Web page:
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Building Angular 2 with Webpack

As we have seen, Webpack allows us to split our app across multiple files. We can also use it to manage dependencies. In this section we will use Webpack to modularise our Angular 2 code.

package.json

There are quite a lot of dependencies. We can get them from NPM. Create a package.json file and put the following in it:

{
"name": "webpack_demo",
"version": "1.0.0",
"description": "",
"main": "index.js",
"scripts": {
"dev": "webpack -wd"
},
"author": "",
"license": "ISC",
"dependencies": {
},
"devDependencies": {
"@angular/common": "2.0.0",
"@angular/compiler": "2.0.0",
"@angular/core": "2.0.0",
"@angular/forms": "2.0.0",
"@angular/http": "2.0.0",
"@angular/platform-browser": "2.0.0",
"@angular/platform-browser-dynamic": "2.0.0",
"@angular/router": "3.0.0",
"core-js": "^2.4.1",
"reflect-metadata": "0.1.3",
"rxjs": "5.0.0-beta.12",
"zone.js": "^0.6.23",
"webpack": "^1.13.1",
"webpack-dev-server": "^1.14.1"
}
}

Now run npm install to get them all. Presto, we can now make use of the dependencies in our code.

app.js

Create a file called source/app.js. This will be our entry file. In this file we want to require all our Angular dependencies, and bootstrap the app component.

require('reflect-metadata');
require('rxjs');
require('zone.js');
var { platformBrowserDynamic } = require('@angular/platform-browser-dynamic');
var AppModule = require('./app.module');
platformBrowserDynamic().bootstrapModule(AppModule);

app.component.js

Now we need to create the actual app component. Make a file called source/app.component.js and put the following into it:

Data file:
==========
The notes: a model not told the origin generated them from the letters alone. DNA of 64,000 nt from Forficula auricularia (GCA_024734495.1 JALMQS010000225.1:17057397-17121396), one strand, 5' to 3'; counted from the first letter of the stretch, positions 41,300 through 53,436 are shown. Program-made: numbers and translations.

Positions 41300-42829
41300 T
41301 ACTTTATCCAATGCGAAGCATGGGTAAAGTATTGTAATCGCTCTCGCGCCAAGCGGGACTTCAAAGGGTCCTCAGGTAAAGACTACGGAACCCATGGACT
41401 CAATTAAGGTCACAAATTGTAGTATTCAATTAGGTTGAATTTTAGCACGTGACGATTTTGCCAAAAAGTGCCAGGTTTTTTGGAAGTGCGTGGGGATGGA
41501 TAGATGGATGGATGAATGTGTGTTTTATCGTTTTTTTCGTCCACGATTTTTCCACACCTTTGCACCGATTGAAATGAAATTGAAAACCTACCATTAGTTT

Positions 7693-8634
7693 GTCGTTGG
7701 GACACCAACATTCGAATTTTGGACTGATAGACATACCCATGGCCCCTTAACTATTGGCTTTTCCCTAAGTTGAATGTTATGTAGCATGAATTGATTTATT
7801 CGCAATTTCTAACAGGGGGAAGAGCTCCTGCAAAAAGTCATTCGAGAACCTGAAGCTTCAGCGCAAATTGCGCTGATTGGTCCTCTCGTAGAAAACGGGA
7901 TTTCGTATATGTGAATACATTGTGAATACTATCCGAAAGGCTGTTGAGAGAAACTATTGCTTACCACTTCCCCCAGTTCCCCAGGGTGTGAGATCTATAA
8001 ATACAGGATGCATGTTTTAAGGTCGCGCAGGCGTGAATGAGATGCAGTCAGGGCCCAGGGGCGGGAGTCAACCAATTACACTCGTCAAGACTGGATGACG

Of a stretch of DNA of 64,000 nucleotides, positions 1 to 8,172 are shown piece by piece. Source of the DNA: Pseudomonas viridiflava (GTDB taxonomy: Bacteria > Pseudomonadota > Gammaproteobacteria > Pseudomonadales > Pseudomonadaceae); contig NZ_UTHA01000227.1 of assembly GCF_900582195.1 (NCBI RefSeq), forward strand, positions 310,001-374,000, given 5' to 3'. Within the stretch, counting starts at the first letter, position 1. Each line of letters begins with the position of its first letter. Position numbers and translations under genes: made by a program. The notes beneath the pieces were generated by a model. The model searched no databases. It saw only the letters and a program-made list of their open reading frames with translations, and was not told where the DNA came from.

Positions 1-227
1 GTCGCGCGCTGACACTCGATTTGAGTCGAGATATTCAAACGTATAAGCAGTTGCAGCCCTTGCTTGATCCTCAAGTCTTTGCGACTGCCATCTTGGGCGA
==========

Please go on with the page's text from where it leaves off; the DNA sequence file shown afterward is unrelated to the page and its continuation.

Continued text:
var {Component} = require('@angular/core');
module.exports = Component({
selector: "app",
template:
`
Hello Webpack!
`
})
.Class({
constructor: function() {
}
})

The Module

Now we need an ngModule. Build your module like this:

var {NgModule} = require('@angular/core');
var {BrowserModule} = require('@angular/platform-browser');
var AppComponent = require('./app.component');
module.exports = NgModule({
imports: [ BrowserModule ],
declarations: [ AppComponent ],
bootstrap: [ AppComponent ]
})
.Class({
constructor: function() {
}
});

A note on naming conventions

It has become traditional in Angular to name components after their domain, subdomains, and type, going from least specific to most specific. This helps keep related files together. For example:

  • app.component.js
  • cat.component.js
  • cat.service.js
  • cat.admin.component.js

This makes it easy to

Build with webpack.

Run webpack source/app.js build/app.js -dw to begin building your app.

index.html

Now we just need some html:

<!DOCTYPE html>
<html>
<head>
<title></title>
</head>
<body>
<app></app>
<script src="build/app.js"></script>
</body>
</html>

Notice that the only script dependency is app.js. This is because we are requiring everything else into app.js.

Easy Exercise - Build some Angular

First up, create the hello world above. You can download the exercise start point from the repository to get you started. Download the dependencies with npm install. Build the app with webpack, then preview in a browser.

Escape the Dungeon Exercise - Build with Webpack

Now take your escape the dungeon app and convert it to use Webpack. Each component and model should live in it's own file.